The State Government, may, by order in writing - (i) suspend or cancel any resolution passed, order issued, or licence or permission granted...in pursuance or under colour of this Act, if in their opinion,...(b) such resolution, order, licence, permission or act is in excess of the powers conferred by this Act, or any other law....
There is a proviso which states that the State Government shall before taking action under this section on any of the grounds referred to in Clauses (a) and (b) give the authority or person concerned an opportunity for explanation. Sub-section (1)(ii)(c) of Section 38 enables the District Collector to suspend the resolution, orders, licences, permissions granted by the Municipality, if the execution of such resolutions or order or the continuance of such licence or permission or the doing of the act is likely to cause danger to human life, health or safety, or is likely to lead to a riot or an affray. Section 37 vests in Collectors emergency powers but it is not necessary to go more fully into it as it is unnecessary for the purpose of this petition. This in brief is the provision made by the Act for suspending or cancelling the operations of the resolutions passed by the Council which might be held to be in excess of the powers conferred by the Act or other law. It would be seen, therefore, that the power of suspension is vested only in the State Government and the only function of the Commissioner of the Municipality would be to draw the attention of the Government to the supposed invalidity or ultra vires character of the resolution and leave it to the State Government to act under the terms of Section 36. In my opinion, Sections 13-A and 22, taken in conjunction with the specific provisions contained in Section 36, leave no room for doubt that the Commissioner of a Municipality is not vested with any power to refuse to carry out the resolution of the Council. His opinion regarding the validity of the resolution cannot form any foundation for enabling him to suspend the resolution, and refuse to perform the statutory duty enjoined on him by Sections 13-A and 22 of the Act.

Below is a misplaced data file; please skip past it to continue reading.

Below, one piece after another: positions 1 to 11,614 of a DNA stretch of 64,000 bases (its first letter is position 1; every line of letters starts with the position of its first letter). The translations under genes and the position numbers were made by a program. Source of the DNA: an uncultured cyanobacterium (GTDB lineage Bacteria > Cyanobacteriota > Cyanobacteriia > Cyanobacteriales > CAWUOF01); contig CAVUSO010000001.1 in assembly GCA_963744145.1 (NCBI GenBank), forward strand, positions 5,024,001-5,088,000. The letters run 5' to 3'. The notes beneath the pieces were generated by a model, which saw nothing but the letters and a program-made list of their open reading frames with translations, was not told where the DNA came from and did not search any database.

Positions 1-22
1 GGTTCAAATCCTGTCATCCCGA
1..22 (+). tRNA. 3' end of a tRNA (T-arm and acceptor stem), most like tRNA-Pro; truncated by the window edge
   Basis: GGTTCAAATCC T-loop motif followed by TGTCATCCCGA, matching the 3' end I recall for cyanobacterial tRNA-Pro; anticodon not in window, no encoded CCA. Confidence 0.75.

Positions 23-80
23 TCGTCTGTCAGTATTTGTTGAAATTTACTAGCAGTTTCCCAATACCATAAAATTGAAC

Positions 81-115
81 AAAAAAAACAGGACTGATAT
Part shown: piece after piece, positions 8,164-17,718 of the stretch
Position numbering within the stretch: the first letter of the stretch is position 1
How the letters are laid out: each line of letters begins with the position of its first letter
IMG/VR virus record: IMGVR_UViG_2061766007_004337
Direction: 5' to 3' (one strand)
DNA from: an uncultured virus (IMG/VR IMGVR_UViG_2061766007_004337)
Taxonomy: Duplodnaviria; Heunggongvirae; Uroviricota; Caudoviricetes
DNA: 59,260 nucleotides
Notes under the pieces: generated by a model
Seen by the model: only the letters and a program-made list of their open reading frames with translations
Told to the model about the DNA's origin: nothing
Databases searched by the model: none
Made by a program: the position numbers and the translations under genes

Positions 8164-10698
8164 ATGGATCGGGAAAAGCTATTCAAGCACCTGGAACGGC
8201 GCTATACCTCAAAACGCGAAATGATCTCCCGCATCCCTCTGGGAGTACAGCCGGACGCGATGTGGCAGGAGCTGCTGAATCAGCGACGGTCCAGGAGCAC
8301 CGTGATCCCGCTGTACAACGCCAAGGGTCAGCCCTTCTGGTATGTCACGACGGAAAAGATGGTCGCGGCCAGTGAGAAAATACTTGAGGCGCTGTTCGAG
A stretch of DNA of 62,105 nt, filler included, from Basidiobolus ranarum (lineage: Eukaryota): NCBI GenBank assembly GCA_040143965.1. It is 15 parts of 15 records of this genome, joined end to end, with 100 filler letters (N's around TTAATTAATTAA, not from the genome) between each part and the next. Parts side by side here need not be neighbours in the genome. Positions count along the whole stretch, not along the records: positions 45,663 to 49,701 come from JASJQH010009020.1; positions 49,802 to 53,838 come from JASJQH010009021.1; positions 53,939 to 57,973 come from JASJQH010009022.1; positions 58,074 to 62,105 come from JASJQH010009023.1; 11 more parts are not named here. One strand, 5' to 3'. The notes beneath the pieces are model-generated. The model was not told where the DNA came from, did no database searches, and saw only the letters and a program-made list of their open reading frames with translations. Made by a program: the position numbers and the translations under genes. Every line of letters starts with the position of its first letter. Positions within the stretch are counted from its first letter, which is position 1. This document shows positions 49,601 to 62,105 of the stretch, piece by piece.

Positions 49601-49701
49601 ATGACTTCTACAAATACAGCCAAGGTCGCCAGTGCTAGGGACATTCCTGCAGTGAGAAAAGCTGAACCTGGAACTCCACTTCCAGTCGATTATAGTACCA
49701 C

8. In view, therefore, of these provisions the petitioner is entitled to succeed in W.P. No. 831 of 1958 for the issue of a writ of mandamus to direct the Commissioner of the Municipality to give effect to the resolution, dated 30th June, 1958.
9. I was informed that the Commissioner had forwarded the resolution of the Municipal Council, dated 30th June, 1958, to the Local Government for action under Section 36 by way of cancellation, and the Government had not passed orders on this ?communication because of the pendency of this Writ Petition. The allowance of Writ Petition 831 of 1958 will be no bar to the Government exercising their statutory powers under Section 36(1) of the District Municipalities Act because the reasoning on the basis of which I have allowed the petition is that it was not within the power of the Commissioner to suspend or cancel the resolution of the Municipal Council, which under Section 36(1) of Madras Act V of 1920, is exclusively vested in the State Government.
10. W.P. No. 830 of 1958 fails and is dismissed, and the rule nisi is discharged. W.P. No. 831 of 1958 succeeds and the rule is made absolute and a writ will issue directing the Commissioner of the Municipality to give effect to the resolution of the Council dated 30th June, 1958. No order as to costs in either petition.